“Justice removed, then, what are kingdoms but great bands of robbers? What are bands of robbers themselves but little kingdoms?” (Augustine)

“Justice removed, then, what are kingdoms but great bands of robbers? What are bands of robbers themselves but little kingdoms?” (Augustine).

“Justice removed, then, what are kingdoms but great bands of robbers? What are bands of robbers themselves but little kingdoms?” (Augustine)

“The first man who, having enclosed a piece of land, thought of saying “This is mine? and found people simple enough to believe him, was the true

founder of civil society? (Rousseau).

Discuss with reference to both Rousseau and Augustine. Are they using political theory to simply justify power as it exists, or are they making a

different argument? What is distinct in their philosophical questions, approaches, and potential answers? Conclude by examining why their differences

matter for the way we conceive of the proper role of society and our own roles within it.

Readings:
Augustine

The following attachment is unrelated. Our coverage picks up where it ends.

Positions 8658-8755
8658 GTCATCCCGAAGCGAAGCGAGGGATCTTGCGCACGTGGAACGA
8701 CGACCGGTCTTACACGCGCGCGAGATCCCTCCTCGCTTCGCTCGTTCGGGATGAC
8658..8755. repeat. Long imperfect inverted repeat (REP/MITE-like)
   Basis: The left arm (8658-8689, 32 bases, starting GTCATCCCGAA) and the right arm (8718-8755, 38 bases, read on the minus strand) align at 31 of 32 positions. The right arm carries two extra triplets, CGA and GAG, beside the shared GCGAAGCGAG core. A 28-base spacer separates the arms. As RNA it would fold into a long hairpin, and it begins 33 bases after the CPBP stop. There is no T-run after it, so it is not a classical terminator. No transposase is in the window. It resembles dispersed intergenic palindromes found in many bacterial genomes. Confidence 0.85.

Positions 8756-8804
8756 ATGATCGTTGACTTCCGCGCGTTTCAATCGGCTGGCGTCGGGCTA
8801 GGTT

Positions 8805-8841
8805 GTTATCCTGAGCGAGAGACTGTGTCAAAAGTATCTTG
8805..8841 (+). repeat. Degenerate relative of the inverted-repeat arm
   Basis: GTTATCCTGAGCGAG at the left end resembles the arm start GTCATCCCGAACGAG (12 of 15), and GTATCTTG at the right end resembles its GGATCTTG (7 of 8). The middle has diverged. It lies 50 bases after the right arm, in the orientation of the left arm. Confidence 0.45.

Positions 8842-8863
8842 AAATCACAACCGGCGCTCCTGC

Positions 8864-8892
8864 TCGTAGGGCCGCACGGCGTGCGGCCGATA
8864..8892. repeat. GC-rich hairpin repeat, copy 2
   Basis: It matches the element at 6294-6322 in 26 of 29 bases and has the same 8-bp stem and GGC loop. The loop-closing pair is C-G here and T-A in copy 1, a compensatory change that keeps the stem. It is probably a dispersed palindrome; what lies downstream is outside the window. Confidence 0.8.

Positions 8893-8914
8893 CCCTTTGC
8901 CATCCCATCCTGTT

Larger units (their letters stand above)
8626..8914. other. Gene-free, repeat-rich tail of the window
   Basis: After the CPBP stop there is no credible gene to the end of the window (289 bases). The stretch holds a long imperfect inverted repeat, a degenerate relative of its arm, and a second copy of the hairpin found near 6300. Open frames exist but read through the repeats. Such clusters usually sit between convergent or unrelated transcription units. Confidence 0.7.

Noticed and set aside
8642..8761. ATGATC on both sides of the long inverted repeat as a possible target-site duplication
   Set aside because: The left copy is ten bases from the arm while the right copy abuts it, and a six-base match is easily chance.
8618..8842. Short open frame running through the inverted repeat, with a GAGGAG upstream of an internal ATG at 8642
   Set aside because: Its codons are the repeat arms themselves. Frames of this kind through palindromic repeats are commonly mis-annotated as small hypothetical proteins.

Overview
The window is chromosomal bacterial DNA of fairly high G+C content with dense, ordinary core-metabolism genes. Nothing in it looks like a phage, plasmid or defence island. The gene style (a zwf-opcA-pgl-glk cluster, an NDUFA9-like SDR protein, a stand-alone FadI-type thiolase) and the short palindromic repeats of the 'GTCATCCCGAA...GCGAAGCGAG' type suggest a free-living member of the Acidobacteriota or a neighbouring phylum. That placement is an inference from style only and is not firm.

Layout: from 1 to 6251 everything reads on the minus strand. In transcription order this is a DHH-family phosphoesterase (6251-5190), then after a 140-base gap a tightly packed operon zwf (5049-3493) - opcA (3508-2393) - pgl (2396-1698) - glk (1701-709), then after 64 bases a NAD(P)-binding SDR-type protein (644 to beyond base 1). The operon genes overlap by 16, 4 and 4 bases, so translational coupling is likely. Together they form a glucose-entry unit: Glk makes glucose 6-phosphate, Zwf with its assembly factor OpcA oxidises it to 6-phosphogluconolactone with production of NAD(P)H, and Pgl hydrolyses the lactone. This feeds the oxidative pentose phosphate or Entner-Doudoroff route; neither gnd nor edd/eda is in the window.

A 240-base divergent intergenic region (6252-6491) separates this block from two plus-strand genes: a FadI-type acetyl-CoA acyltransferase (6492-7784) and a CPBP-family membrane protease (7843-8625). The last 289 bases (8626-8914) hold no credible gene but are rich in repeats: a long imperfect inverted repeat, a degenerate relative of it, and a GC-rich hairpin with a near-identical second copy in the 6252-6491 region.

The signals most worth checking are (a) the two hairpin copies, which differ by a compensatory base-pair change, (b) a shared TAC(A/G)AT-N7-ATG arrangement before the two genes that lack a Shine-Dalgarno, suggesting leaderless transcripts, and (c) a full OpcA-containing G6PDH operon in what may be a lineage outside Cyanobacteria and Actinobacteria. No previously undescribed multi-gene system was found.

J. Elshtain Augustine and the Limits of Politics
J. Rist, Augustine, Ancient Thought Baptised, Chapter 6, <eBook>
M. Hanby, Augustine and Modernity
H. Chadwick, Augustine: A Very Short Introduction
R. Dodaro, Christ and the Just Society in the Thought of Augustine, Chapters 2-3, <eBook>
E. Stump and N. Kretzmann, Cambridge Companion to Augustine, “Augustine’s Political Philosophy,” <eBook>
Georgetown Augustine Project, “Augustine the African,” “Christianity and Society,” “Confessions” <http://www9.georgetown.edu/faculty/jod/augustine/>
Augustine, The City of God Against the Pagans, Book 4, Chapter 4 and Book 19 chapters 11-14, 17
Rousseau
D. Boucher and P. Kelly Political Thinkers (Chapter 14)
H. Gildin   Rousseau’s Social Contract: the design of the argument
I. Hampsher-Monk  A History of Political Thought, (Chapter 4)
T.O’Hagan   Rousseau, (Chapters 4-6)
S. Johnston   Encountering Tragedy, (Chapter 4)
D. Knowles   Political Philosophy, (Chapter 7)
J. Plamenatz   Man and Society Vol. 1
J-J. Rousseau   Discourse on the Origin and Basis of Inequality Among Men (also entitled Second Discourse)
J. Shklar   Men and Citizens
T. Strong   The Politics of the Ordinary
D. Tannenbaum and G. Schultz   Inventors of Ideas, (Ch. 14)
N. Warburton et al.  Machiavelli to Mill, (Ch. 4)
**Numerous and varied sources are also available through searches on scholar.google.com and through the Google Books, Project Gutenberg, MIT

Classics, and many other sources.

“Justice removed, then, what are kingdoms but great bands of robbers? What are bands of robbers themselves but little kingdoms?” (Augustine)

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